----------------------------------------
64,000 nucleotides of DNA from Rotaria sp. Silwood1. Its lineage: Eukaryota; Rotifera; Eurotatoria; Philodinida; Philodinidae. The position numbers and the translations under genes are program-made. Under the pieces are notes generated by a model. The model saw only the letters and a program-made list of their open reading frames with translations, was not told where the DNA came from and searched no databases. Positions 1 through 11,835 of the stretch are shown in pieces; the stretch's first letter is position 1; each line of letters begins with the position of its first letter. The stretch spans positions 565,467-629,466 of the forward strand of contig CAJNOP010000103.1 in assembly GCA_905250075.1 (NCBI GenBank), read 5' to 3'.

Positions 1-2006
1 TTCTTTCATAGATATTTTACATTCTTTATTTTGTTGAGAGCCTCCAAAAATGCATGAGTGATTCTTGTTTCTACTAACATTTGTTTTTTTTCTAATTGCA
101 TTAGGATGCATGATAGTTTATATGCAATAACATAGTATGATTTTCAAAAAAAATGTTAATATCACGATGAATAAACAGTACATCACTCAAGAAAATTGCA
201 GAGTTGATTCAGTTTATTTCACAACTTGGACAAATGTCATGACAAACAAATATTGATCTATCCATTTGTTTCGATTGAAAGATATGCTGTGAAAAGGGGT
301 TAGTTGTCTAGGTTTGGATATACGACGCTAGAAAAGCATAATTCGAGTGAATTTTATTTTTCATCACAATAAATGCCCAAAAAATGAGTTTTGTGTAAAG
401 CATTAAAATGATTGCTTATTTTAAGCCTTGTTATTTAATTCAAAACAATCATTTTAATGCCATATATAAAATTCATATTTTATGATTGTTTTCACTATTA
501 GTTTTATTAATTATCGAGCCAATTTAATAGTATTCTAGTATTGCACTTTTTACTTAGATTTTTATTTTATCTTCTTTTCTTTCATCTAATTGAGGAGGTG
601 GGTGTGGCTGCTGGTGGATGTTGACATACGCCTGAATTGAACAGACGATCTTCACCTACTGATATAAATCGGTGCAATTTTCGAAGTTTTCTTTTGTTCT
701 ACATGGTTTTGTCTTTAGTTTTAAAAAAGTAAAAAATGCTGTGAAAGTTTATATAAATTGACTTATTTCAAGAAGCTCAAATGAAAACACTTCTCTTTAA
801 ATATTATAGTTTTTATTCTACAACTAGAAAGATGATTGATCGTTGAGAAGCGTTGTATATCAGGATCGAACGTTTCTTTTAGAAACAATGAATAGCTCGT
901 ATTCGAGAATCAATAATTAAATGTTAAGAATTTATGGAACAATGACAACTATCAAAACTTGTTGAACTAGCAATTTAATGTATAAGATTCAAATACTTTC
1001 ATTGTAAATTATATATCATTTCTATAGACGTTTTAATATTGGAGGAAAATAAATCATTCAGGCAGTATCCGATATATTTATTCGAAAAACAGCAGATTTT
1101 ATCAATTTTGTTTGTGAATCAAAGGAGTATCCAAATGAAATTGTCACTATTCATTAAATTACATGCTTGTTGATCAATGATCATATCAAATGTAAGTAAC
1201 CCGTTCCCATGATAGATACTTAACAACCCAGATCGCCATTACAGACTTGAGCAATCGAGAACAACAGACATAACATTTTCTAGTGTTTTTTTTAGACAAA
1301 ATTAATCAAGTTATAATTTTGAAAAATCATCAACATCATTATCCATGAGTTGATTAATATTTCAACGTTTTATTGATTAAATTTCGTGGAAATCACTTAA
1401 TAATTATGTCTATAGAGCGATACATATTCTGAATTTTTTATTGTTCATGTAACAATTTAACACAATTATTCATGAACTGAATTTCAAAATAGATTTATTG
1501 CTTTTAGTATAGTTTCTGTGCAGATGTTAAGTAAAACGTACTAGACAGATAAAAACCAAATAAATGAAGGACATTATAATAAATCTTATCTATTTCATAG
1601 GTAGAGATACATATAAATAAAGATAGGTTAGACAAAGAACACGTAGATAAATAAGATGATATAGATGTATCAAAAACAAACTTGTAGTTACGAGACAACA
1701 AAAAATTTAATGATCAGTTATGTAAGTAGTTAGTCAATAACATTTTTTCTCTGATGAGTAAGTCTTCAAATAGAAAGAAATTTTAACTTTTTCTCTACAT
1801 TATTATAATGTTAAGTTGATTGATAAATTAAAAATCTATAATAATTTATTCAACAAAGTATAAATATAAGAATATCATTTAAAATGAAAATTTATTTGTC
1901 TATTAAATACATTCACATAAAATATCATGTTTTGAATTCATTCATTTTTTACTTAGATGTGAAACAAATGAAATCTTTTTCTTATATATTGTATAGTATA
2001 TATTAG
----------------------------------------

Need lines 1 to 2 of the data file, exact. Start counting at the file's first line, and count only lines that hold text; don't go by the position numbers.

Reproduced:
64,000 nucleotides of DNA from Rotaria sp. Silwood1. Its lineage: Eukaryota; Rotifera; Eurotatoria; Philodinida; Philodinidae. The position numbers and the translations under genes are program-made. Under the pieces are notes generated by a model. The model saw only the letters and a program-made list of their open reading frames with translations, was not told where the DNA came from and searched no databases. Positions 1 through 11,835 of the stretch are shown in pieces; the stretch's first letter is position 1; each line of letters begins with the position of its first letter. The stretch spans positions 565,467-629,466 of the forward strand of contig CAJNOP010000103.1 in assembly GCA_905250075.1 (NCBI GenBank), read 5' to 3'.

Positions 1-2006